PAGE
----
Category Archives: Non-fiction, Culture, Current Affairs

In the Garlic – Spain from A – Z

3 years ago my youngest sister arrived in Spain for a 12 month Erasmus study abroad program with little or no Spanish. Within months she was teaching Marina who, of course, is as Spanish as you can get, new words and phrases she’d never come across before. Part of her secret ‘learn Spanish sickeningly fast’ recipe involved sitting up in bed at night reading through the dictionary, picking out words that both fascinated her and later just stuck, for good. Sickening.

Anyway, much the same approach that my sister used to get ahead in Spanish could also be applied to Spanish culture, with Valerie Collins and Theresa O’Shea’s book In the Garlic. It’s an amusingly written A-Z of practically every aspect of Spanish culture you could begin to imagine, from Almuerzo (mid morning snacks) to Zara (Spanish version of Gap, sort of), via Chiringuito (beach-side or fiesta bar or restaurant/shack), Gilipuertas (polite version of Gilipollas – idiot) and Payo (gypsy term for non-gypsies). Apply my sister’s bedtime reading technique to this dictionary of Spain and you’ll soon be teaching Marina things she never knew about her own country!

But seriously, do you need this book? Well, here’s a little test. If you know what all of the following mean then you are definitely en el ajo (in the garlic = in the know) enough not to need it at all:

Llave inglesa, pataleo, piñata, selectividad, callista, dominguero, Ikastola.

How did you do? Definitions in the comments below please, and remember, if that little list completely stumped you, the book is available here!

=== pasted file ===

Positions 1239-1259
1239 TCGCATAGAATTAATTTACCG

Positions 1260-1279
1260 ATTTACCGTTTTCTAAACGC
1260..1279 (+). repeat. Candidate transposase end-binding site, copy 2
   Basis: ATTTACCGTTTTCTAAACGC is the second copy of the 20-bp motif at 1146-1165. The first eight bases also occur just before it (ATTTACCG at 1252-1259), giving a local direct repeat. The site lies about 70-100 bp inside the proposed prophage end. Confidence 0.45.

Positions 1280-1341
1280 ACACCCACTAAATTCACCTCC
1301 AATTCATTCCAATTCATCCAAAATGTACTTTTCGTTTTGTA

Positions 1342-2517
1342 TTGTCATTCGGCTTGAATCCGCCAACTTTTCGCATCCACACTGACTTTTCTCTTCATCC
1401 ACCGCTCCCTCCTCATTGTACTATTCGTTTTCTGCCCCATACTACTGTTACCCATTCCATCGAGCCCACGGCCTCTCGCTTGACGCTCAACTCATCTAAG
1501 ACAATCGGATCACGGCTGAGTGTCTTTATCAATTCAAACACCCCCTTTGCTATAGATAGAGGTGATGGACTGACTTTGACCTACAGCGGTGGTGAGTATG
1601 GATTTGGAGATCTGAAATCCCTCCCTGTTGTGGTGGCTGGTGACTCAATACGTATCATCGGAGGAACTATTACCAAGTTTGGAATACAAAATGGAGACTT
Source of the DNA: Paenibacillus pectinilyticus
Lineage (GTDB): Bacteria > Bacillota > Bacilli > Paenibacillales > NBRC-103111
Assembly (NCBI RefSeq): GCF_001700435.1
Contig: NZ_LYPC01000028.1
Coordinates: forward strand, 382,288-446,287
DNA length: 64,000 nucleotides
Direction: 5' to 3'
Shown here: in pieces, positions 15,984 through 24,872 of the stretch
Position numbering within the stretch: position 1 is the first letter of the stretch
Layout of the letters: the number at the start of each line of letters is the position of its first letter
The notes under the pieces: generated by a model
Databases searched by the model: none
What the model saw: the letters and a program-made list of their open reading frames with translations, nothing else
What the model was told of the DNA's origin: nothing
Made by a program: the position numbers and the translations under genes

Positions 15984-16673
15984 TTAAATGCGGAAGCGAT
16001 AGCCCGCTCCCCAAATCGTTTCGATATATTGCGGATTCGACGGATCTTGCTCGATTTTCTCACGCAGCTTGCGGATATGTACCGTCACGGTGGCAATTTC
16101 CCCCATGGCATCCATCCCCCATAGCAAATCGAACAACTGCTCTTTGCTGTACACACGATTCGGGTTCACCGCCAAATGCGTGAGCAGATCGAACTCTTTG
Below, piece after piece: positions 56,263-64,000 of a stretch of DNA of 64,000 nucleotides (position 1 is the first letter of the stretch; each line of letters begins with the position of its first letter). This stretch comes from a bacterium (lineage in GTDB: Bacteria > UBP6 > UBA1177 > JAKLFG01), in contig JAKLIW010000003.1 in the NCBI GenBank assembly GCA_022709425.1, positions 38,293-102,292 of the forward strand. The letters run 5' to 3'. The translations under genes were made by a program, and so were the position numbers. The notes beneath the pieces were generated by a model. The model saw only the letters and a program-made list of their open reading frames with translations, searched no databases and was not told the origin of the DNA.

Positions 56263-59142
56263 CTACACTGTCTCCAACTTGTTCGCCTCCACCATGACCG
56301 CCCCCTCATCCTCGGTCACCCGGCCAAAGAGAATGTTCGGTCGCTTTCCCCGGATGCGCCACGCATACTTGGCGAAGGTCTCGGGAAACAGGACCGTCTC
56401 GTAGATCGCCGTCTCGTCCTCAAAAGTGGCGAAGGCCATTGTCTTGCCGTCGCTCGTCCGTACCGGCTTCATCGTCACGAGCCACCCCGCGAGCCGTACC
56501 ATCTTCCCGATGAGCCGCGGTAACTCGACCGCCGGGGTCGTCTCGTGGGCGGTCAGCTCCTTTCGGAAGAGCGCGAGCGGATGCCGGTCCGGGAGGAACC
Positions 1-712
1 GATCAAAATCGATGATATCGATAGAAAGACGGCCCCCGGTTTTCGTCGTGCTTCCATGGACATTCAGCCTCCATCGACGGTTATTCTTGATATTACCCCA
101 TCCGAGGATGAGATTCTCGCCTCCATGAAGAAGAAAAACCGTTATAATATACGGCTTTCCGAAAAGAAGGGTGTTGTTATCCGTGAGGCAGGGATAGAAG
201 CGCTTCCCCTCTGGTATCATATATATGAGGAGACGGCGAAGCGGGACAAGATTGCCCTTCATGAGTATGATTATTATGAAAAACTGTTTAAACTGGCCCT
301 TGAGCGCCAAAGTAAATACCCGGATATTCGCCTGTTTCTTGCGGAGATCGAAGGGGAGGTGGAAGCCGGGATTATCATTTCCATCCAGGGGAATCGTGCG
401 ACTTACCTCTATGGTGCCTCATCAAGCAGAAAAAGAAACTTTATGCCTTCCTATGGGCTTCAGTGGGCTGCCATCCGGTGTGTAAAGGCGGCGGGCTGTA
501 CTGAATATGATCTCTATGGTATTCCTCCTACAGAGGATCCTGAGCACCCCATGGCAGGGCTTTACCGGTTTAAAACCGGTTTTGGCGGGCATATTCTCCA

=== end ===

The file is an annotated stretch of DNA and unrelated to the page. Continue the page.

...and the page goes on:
Ghosts of Spain: Travels Through a Country’s Hidden Past – Giles Tremlett

The New Spaniards   Book review by Marbella, with our thanks: “…I found it quite uncomfortable reading at times. If anyone remembers the initiation ceremony in the Richard Harris film, A Man Called Horse? Well, if you still love Spain/the Spanish after reading some parts of this book then you’ll see what I mean by the analogy. I passed the test but it wasn’t easy.

It is a real rollercoaster ride through the civil war, ETA, catalanismo, drugs, tourism, corruption, flamenco…the list goes on. Giles Tremlett has an easy going, quite punchy style which made the coverage of so many subject areas achievable. I’m not sure if it is a good or bad thing that after reading it I have more questions than answers.

Before reading this book, I thought that Spaniards were being shifty in not confronting their past in relation to the civil war. I think now that if Spaniards want to forget then outsiders (like me, like Tremlett by his own admission) should let them do so.”
Pick up a copy at: (Europe)

The New Spaniards, by John Hooper (Book)

The New Spaniards   10 years old and still one of the clearest insights into the sociology and culture of Modern Spain available today. A must. After the death of Franco, Spain underwent social and cultural changes on a level previously unseen anywhere else in Europe. One moment it was illegal to kiss in public, a year later the streets were awash with liberalism, democracy, creativity, pornography, and reemerging cultural distinctions. This incredibly informative book really is essential to an understanding of how Spain made that change.
Pick up a copy at: (Europe) (USA)

A Basque History of the World

  A Basque History of the World (Book): The origins, myths, language, legends – everything you could ever want to know about the Basques, from their prowess as whale hunters and fearless long-distance fishermen, to how to make a perfect Basque Cake. A great read, fascinating on the beginnings and later development of ETA, and in all ways far more than just a history book.
Pick up a copy at: (Europe) (USA)

The Basque Ball

  Gritty documentary about life in the Basque country in the early 21st Century. Amazon synopsis – “A portrait and exploration of the language and traditions of the Basques and a look at the political nature of the region. Featuring archive footage and interviews with the likes of poets, musicians, terrorists and the people whose lives have been affected by violence.”
Pick up a copy at: (Europe)